Should I check my appliance before using it?

Yes, it is important to check your appliance before using it, especially if that appliance is hand-held. Hand held appliances potentially pose the biggest risk, as if a fault develops; you are holding it!

A number of accidents in the workplace are caused by faulty electrical appliances; appliances that have become faulty for many reasons but accidents that have happened because no-one was on hand to check the appliances worked correctly. User checks help to prevent accidents by finding faulty equipment. 

In a workplace everyone is responsible for health and safety; for ensuring electrical appliances are safe, and that includes the user of the equipment.

110volt power lead with lots of damage sitting on a blue welding unit

Check your appliances – called User Checks

Before anyone uses any electrical appliance they should look at it and make sure it is ok (without damage); most of us do this without even realising but try to make a point of doing it so you know you have.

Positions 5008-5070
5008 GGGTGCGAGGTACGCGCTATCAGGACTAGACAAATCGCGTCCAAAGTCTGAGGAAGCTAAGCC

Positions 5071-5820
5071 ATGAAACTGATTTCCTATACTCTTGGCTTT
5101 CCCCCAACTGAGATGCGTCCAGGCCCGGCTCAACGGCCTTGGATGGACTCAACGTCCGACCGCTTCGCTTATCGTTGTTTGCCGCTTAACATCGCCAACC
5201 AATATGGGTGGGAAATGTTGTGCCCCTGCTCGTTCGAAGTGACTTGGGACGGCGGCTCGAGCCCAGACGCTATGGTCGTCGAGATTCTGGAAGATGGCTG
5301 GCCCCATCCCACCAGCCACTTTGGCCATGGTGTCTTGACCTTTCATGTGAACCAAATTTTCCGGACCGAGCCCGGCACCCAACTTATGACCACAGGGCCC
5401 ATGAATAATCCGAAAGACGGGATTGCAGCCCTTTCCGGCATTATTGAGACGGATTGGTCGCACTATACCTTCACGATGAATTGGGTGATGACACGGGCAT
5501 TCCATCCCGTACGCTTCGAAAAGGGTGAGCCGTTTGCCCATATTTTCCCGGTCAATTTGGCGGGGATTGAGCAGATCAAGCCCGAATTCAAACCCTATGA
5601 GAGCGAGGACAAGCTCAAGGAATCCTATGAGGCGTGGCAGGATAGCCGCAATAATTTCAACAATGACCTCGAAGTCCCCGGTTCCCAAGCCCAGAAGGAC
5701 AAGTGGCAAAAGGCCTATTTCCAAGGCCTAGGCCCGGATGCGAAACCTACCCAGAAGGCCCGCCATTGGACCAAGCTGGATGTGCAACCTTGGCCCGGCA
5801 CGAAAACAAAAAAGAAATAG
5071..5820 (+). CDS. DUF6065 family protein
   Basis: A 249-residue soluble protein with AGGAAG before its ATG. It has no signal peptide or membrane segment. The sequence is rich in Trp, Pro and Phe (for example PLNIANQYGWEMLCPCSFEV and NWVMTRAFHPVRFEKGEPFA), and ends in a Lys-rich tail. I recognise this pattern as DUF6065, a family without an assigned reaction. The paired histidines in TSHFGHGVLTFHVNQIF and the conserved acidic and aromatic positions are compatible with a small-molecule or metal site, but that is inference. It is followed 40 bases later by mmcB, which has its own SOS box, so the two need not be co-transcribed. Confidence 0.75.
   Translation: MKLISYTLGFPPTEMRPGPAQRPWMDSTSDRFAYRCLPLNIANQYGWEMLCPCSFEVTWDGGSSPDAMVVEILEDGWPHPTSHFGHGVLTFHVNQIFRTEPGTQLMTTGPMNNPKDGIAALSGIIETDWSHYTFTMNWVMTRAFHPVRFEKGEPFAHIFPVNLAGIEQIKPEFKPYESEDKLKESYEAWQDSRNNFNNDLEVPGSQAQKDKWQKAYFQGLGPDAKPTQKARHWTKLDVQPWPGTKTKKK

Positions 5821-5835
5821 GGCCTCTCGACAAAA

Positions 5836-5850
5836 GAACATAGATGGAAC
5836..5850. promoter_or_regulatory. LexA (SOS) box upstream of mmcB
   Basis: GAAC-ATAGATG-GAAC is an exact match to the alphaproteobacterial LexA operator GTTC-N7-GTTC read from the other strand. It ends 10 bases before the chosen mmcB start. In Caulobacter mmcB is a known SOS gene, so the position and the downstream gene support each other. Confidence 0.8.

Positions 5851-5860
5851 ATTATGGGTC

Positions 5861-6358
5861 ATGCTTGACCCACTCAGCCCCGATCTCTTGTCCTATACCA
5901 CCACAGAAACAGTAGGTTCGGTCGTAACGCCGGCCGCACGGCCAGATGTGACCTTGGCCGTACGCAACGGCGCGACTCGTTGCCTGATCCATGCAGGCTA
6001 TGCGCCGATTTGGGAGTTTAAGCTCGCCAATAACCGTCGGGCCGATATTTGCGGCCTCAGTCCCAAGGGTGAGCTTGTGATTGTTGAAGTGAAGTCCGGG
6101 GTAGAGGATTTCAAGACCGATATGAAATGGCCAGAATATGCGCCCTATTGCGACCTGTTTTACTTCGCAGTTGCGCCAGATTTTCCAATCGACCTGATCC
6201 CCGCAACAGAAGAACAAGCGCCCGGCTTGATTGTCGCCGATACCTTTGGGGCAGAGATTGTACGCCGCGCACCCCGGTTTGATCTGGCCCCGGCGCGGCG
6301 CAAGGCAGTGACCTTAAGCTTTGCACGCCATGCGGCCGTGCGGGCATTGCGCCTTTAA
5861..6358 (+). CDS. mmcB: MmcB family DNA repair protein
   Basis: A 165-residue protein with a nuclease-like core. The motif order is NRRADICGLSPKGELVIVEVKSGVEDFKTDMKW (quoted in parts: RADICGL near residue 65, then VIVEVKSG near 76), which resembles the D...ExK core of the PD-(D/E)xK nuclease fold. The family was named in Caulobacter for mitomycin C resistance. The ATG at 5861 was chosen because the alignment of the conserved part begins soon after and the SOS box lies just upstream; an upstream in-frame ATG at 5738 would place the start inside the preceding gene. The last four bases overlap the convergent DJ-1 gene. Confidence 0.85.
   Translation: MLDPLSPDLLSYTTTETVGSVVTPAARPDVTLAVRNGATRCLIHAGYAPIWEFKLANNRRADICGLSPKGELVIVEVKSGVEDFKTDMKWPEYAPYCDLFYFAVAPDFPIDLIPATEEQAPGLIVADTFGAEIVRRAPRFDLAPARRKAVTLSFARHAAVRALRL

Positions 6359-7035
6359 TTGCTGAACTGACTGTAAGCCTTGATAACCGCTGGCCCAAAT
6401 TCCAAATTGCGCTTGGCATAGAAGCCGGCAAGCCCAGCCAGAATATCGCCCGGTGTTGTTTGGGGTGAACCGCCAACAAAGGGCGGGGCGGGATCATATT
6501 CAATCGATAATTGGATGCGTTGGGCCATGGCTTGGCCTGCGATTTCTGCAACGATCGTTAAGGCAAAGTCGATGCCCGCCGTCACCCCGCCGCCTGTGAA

If an appliance has developed a fault and you pick it up and switch it on you could be risking giving yourself an electric shock – do you want to inflict that on yourself? Of course not – do a user check.

User checks find faulty equipment – after your user checks if you feel an appliance is dodgy inform someone and get it taken away for repair.

A user check checks for damage to an electric appliance preventing electrical accidents.

How to do a user check:

Before you start using an appliance, before you switch it on…

Check it for any damage

  1. Is the plug in tact, with 3 pins and the top is not loose?
  2. Is the cable free from kinks and not have any cuts in it?
  3. Is the appliance itself free from any cracks or holes that shouldn’t be there?

See this other page about user checks for more info. 

Before using an electrical appliance you should check it for issues such as these (make sure the appliance is disconnected first):

  • damage to the lead including fraying, cuts or heavy scuffing
  • damage to the plug
  • tape applied to the lead
  • coloured wires visible
  • damage to the outer cover of the equipment itself
  • signs of overheating, such as burn marks or staining on the plug